The Big Ugly Monster and the Little Stone Rabbit

The Big Ugly Monster and the Little Stone Rabbit

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by Chris Wormell
     
 

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ONCE IN A cave, lived a horrible ugly monster. Perhaps the most horrible and ugly monster in the world. . . .

So ugly is the monster that he can turn a blue sky to snow and evaporate a pond just by dipping his toe in it. No living thing can stand to be in his presence. But the monster is not ugly on the inside; he’s just lonely. So he decides to build

Overview

ONCE IN A cave, lived a horrible ugly monster. Perhaps the most horrible and ugly monster in the world. . . .

So ugly is the monster that he can turn a blue sky to snow and evaporate a pond just by dipping his toe in it. No living thing can stand to be in his presence. But the monster is not ugly on the inside; he’s just lonely. So he decides to build some friends out of stone, but even stones can’t stand the full force of the monster’s smile, and they all shatter . . . except for one.

From the innovative author-illustrator Chris Wormell comes the story of a monster whose inner beauty will touch readers of all ages.

Editorial Reviews

Publishers Weekly
Wormell makes a departure from the linoprint-style artwork of his An Alphabet of Animals for this didactic tale centering on a hideous creature, so repellant that all of nature flees his presence. An omniscient narrator cautions readers to "be careful when you turn the page," where the first of several extreme close-ups of the monster awaits. The fellow resembles a cross between Yoda and a Sendak beast, covered in wrinkles, warts and scraggly bristles, with one jutting yellow snaggletooth. The text then begins a series of "He was so ugly that..." repetitions ("all the animals and birds ran and flew away," "all the flowers dropped their petals and the trees shed their leaves," etc.). Even when he decides to create animal friends from rocks, "the monster was so ugly that when he smiled, the stone animals cracked and shattered." All except one rabbit. Its presence fills the monster with joy, but the bleak message to readers is that the ugly fellow is destined to spend his days with no living companion, and after the monster dies, "that very day the sun came out and green grass began to grow," as if the earth itself were celebrating the ugly hero's passing. Ages 5-8. (Sept.) Copyright 2004 Reed Business Information.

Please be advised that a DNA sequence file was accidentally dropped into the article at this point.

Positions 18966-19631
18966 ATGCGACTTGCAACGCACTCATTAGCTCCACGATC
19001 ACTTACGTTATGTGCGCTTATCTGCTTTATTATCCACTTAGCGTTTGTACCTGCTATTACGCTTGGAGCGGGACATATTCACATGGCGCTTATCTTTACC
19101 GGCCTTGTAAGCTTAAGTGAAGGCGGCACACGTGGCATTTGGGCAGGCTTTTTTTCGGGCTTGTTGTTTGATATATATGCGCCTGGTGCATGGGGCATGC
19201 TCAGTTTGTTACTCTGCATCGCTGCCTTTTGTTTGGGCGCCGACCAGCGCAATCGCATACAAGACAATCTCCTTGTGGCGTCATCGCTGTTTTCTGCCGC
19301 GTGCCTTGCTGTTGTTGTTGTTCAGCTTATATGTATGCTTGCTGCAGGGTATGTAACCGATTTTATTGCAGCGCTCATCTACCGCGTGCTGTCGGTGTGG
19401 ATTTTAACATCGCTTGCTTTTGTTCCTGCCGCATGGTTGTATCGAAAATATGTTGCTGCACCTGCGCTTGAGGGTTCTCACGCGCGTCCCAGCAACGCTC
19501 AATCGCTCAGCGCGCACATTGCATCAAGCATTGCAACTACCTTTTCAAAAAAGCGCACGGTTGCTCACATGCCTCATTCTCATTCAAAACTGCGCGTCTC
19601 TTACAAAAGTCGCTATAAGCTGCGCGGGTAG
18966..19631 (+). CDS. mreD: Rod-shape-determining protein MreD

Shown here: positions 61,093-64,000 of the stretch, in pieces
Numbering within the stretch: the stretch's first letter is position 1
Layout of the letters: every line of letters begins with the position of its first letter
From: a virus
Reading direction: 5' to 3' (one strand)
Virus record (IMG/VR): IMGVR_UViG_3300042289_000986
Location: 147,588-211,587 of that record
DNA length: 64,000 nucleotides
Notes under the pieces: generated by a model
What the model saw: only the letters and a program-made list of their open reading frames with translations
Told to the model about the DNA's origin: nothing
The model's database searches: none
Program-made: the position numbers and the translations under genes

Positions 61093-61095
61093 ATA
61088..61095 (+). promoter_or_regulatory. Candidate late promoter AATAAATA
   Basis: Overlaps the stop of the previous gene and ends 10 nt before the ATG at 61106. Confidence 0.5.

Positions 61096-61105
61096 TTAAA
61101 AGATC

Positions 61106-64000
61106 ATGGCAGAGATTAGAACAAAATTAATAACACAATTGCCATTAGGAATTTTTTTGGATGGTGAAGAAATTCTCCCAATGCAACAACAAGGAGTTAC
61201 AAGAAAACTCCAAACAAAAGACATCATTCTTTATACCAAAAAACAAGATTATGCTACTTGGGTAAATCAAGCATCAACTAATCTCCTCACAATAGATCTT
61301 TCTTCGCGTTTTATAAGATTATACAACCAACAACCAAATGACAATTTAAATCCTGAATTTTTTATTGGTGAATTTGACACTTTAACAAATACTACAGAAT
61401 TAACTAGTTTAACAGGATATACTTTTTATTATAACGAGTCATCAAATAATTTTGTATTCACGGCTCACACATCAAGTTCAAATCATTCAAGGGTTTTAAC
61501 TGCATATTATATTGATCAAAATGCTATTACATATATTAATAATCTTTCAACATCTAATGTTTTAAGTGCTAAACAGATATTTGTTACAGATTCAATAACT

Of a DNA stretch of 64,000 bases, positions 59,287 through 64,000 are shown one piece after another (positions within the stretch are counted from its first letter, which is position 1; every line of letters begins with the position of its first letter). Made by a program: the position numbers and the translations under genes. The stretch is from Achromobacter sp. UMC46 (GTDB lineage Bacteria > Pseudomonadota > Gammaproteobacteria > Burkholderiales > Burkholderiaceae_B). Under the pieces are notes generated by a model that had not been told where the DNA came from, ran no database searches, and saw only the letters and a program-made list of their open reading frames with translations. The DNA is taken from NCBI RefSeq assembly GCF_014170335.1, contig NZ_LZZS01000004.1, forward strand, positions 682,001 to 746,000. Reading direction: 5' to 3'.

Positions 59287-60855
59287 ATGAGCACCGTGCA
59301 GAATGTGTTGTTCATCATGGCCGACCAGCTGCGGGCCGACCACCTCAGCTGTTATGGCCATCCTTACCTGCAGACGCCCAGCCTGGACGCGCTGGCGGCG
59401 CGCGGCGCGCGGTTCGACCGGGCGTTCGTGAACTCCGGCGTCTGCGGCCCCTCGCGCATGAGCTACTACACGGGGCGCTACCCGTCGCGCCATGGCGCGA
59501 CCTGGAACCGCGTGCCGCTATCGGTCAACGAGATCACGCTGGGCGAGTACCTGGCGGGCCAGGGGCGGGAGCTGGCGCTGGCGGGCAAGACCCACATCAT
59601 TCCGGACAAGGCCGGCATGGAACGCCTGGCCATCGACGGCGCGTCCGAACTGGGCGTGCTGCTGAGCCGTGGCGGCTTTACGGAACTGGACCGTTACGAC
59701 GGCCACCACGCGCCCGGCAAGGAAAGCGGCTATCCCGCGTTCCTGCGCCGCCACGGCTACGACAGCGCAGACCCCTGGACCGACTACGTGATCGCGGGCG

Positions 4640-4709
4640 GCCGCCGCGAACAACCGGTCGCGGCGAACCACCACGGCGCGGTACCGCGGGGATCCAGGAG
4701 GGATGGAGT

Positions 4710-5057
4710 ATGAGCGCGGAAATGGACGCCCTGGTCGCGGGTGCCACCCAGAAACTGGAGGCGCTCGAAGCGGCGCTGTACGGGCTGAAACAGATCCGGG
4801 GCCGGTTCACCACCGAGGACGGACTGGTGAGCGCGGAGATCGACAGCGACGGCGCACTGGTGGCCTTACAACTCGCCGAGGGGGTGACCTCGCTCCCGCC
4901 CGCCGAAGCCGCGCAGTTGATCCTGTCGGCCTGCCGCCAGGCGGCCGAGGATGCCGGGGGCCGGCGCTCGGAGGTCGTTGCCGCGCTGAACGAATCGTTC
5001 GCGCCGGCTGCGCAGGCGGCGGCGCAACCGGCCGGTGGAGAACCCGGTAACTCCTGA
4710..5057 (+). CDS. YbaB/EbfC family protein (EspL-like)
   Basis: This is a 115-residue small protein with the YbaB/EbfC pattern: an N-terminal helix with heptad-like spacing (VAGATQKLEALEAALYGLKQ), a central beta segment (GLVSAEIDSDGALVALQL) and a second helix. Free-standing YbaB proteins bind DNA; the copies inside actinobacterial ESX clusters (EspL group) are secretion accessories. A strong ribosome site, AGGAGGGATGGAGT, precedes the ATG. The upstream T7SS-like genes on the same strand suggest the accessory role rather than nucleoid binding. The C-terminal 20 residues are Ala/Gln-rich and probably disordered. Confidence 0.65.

Children's Literature
Beauty is a trait that is found not only in a physical sense, but in a philosophic sense as well, as readers will see in this beautiful story about a monster who was so ugly that nothing, not even stone, could handle being in his presence. Out of despairing loneliness, the monster begins carving statues for company, but they all crumble to pieces with the exception of a rabbit he made. This rabbit—quiet, serene, and nearly faceless—makes the monster happy on a level he had never known. He enjoys a beautiful new life of dancing, singing, and playing amongst the barren land that surrounds him, with only his stone rabbit to keep him company. The story takes a surprising twist as the monster grows older and more ugly, and the rabbit stays the same: always listening and being there for the monster. The imaginative illustrations throughout will make this a great book for sharing and reading aloud, and has a perfectly gentle tone for bedtime reading. 2004, Alfred A. Knopf, Ages 5 to 8.